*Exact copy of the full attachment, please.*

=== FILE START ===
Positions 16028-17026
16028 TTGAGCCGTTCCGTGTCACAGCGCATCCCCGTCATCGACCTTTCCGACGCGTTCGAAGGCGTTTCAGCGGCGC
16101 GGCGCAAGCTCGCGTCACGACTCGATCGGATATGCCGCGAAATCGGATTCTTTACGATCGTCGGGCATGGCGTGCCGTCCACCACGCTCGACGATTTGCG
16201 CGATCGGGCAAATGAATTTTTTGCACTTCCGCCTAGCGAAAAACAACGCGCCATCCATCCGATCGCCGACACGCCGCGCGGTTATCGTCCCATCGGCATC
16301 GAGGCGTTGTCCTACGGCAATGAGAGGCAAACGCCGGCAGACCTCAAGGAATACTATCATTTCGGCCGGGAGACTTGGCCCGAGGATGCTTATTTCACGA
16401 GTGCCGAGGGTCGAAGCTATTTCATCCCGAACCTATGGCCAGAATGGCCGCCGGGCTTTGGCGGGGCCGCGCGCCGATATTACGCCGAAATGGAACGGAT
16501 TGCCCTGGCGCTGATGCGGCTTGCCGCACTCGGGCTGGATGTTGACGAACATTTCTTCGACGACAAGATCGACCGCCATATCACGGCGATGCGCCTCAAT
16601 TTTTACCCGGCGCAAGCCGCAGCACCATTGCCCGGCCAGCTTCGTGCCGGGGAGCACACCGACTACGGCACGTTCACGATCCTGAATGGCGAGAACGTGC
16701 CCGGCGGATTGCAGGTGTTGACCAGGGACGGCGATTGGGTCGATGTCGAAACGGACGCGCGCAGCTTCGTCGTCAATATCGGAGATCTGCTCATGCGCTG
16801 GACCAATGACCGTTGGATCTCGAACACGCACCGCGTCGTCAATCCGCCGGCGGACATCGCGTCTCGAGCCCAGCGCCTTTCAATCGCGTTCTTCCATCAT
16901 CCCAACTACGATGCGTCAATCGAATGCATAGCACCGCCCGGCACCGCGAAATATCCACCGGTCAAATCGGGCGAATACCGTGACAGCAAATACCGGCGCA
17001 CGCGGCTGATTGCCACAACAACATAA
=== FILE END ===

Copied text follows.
Positions 16028-17026
16028 TTGAGCCGTTCCGTGTCACAGCGCATCCCCGTCATCGACCTTTCCGACGCGTTCGAAGGCGTTTCAGCGGCGC
16101 GGCGCAAGCTCGCGTCACGACTCGATCGGATATGCCGCGAAATCGGATTCTTTACGATCGTCGGGCATGGCGTGCCGTCCACCACGCTCGACGATTTGCG
16201 CGATCGGGCAAATGAATTTTTTGCACTTCCGCCTAGCGAAAAACAACGCGCCATCCATCCGATCGCCGACACGCCGCGCGGTTATCGTCCCATCGGCATC
16301 GAGGCGTTGTCCTACGGCAATGAGAGGCAAACGCCGGCAGACCTCAAGGAATACTATCATTTCGGCCGGGAGACTTGGCCCGAGGATGCTTATTTCACGA
16401 GTGCCGAGGGTCGAAGCTATTTCATCCCGAACCTATGGCCAGAATGGCCGCCGGGCTTTGGCGGGGCCGCGCGCCGATATTACGCCGAAATGGAACGGAT
16501 TGCCCTGGCGCTGATGCGGCTTGCCGCACTCGGGCTGGATGTTGACGAACATTTCTTCGACGACAAGATCGACCGCCATATCACGGCGATGCGCCTCAAT
16601 TTTTACCCGGCGCAAGCCGCAGCACCATTGCCCGGCCAGCTTCGTGCCGGGGAGCACACCGACTACGGCACGTTCACGATCCTGAATGGCGAGAACGTGC
16701 CCGGCGGATTGCAGGTGTTGACCAGGGACGGCGATTGGGTCGATGTCGAAACGGACGCGCGCAGCTTCGTCGTCAATATCGGAGATCTGCTCATGCGCTG
16801 GACCAATGACCGTTGGATCTCGAACACGCACCGCGTCGTCAATCCGCCGGCGGACATCGCGTCTCGAGCCCAGCGCCTTTCAATCGCGTTCTTCCATCAT
16901 CCCAACTACGATGCGTCAATCGAATGCATAGCACCGCCCGGCACCGCGAAATATCCACCGGTCAAATCGGGCGAATACCGTGACAGCAAATACCGGCGCA
17001 CGCGGCTGATTGCCACAACAACATAA